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Feds designate critical habitat for polar bears

Global warming is main threat, but oil drilling plans could also be affected

The U.S. Fish and Wildlife Service has designated more than 187,000 square miles of coastline, islands and sea ice as critical habitat for polar bears, recognizing that climate change threatens to drive the animals toward extinction. PHOTO BY SUSANNE MILLER, USFWS.

By Summit Voice

SUMMIT COUNTY — Polar bears living in Alaska have something to be thankful for this week, as the U.S. Fish and Wildlife Service designated about 187,000 square miles of on-shore barrier islands, denning areas and offshore sea-ice as critical habitat for the threatened polar bear under the Endangered Species Act.

In announcing the listing, the federal government plainly acknowledged that climate change threatens to destroy polar bear habitat, thus wiping out bear populations.

“This critical habitat designation enables us to work with federal partners to ensure their actions within its boundaries do not harm polar bear populations,” said Tom Strickland, Assistant Secretary for Fish and Wildlife and Parks. “Nevertheless, the greatest threat to the polar bear is the melting of its sea ice habitat caused by human-induced climate change. We will continue to work toward comprehensive strategies for the long-term survival of this iconic species.”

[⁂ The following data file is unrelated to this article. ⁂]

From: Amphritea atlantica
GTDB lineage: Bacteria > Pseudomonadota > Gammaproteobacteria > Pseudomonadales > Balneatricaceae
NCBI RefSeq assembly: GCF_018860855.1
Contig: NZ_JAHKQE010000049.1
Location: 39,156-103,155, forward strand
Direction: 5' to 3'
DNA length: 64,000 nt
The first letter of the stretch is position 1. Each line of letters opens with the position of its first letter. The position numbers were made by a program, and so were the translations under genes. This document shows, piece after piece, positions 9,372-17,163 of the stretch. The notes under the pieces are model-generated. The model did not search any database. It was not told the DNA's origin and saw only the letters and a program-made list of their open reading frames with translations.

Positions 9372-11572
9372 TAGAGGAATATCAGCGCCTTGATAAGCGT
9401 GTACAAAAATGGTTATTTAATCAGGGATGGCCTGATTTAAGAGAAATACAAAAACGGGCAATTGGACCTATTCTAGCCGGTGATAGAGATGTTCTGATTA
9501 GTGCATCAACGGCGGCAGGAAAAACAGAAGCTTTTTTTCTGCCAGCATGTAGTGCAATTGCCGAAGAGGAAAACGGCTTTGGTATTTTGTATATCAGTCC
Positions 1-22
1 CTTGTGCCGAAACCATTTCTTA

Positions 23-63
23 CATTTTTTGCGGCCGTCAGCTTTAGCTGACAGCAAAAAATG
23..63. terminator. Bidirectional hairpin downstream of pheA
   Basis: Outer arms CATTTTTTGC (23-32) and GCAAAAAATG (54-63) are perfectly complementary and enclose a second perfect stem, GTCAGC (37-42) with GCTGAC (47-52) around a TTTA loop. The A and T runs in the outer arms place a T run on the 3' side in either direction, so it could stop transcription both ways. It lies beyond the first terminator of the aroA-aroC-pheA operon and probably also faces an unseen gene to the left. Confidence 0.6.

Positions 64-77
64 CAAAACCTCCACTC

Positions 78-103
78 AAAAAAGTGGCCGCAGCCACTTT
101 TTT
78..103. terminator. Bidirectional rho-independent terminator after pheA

The designation identifies geographic areas containing features considered essential for the conservation of the bear that require special management or protection.

For more information about the critical habitat final rule and other issues on polar bear conservation, please visit http://alaska.fws.gov/fisheries/mmm/polarbears/criticalhabitat.htm. Continue reading

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